Japanese Whisky

Japanese whisky was born as a result of mimicking the unique flavor of scotch. Not only did they try to achieve a similar flavor, but they also imitated similar distillation techniques. The distillation of Japanese whisky started in the 1920s and is still popular in today’s market. Some of the top-notch Japanese brands include Suntory, Nikka, and Yamazaki.

Scotch Whisky

In the beginning, all scotch was made from malted barley. However, things changed in the late 18th century, when many Scottish distilleries introduced wheat and rye.

Similar to other kinds of whiskies, scotch must be aged for a minimum of three years in wooden casks. Scotch whisky is typically full-bodied and smoky in flavor. Scotch can also be broken down into five categories:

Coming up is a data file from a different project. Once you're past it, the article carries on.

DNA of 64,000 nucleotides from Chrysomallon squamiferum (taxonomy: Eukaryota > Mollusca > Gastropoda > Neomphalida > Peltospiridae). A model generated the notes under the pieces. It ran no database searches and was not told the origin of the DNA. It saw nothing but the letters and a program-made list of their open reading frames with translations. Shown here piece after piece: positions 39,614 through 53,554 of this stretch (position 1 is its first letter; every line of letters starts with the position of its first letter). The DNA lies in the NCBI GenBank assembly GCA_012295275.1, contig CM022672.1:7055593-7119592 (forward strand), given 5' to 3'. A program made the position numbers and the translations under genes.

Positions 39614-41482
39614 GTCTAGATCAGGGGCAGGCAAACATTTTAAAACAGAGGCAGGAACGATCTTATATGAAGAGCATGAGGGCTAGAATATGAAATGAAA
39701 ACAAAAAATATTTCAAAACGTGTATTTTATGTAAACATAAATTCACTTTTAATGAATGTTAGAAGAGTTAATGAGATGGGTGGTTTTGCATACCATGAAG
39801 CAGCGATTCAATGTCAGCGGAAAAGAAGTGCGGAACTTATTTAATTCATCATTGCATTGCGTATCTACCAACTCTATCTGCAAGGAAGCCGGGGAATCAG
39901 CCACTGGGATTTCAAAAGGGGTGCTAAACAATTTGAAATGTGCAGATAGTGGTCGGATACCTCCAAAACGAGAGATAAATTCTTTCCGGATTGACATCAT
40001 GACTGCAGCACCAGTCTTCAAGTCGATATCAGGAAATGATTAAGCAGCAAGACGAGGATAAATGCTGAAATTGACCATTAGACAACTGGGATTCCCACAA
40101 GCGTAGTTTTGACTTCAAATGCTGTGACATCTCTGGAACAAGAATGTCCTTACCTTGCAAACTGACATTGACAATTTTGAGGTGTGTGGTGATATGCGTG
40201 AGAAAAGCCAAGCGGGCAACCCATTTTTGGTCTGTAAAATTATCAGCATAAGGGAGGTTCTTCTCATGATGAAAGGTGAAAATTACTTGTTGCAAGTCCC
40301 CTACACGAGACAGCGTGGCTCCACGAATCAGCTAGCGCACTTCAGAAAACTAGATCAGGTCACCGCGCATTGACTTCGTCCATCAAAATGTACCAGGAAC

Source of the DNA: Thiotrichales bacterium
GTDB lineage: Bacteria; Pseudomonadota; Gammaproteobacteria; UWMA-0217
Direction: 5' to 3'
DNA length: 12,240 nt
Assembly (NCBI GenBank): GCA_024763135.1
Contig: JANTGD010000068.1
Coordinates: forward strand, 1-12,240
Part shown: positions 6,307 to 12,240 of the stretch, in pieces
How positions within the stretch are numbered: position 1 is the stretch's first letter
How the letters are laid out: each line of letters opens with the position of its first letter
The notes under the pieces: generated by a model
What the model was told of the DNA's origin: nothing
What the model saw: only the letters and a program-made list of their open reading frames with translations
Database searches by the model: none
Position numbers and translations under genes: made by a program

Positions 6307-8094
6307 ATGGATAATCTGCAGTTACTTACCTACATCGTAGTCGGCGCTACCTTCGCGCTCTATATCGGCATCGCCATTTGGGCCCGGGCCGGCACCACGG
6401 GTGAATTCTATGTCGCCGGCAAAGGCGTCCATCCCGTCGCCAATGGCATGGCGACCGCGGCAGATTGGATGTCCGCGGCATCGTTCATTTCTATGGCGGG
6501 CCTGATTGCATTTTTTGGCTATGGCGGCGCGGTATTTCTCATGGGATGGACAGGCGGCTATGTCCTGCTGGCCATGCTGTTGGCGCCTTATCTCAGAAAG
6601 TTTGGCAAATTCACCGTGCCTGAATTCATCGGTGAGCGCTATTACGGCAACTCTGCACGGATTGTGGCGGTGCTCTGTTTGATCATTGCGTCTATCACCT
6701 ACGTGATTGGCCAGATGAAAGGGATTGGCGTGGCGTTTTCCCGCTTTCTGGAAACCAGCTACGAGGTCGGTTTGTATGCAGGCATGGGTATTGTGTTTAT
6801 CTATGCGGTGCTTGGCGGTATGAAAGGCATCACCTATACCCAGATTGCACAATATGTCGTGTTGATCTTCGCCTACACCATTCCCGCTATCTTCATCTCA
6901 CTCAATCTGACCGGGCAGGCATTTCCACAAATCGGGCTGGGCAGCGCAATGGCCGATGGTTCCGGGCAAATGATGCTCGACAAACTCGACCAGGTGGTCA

• Single malt whisky comes from a single distillery and must be made from malted barley and distilled using pot stills.
  • Single grain whisky is distilled in a single location and can include whole grains and unmalted cereals in their water and malted barley mix.
  • Blended whisky contains a blend of single grain whisky or single malt whisky.
  • Blended malt whisky is a combination of at least two distinct single malt scotches from separate distilleries.
  • Blended grain whisky is a mix of at least two distinct single grain scotches from separate distilleries.

American Whiskey

When thinking about American whiskey, the first thing that comes to mind is a big name such as Jack Daniel’s.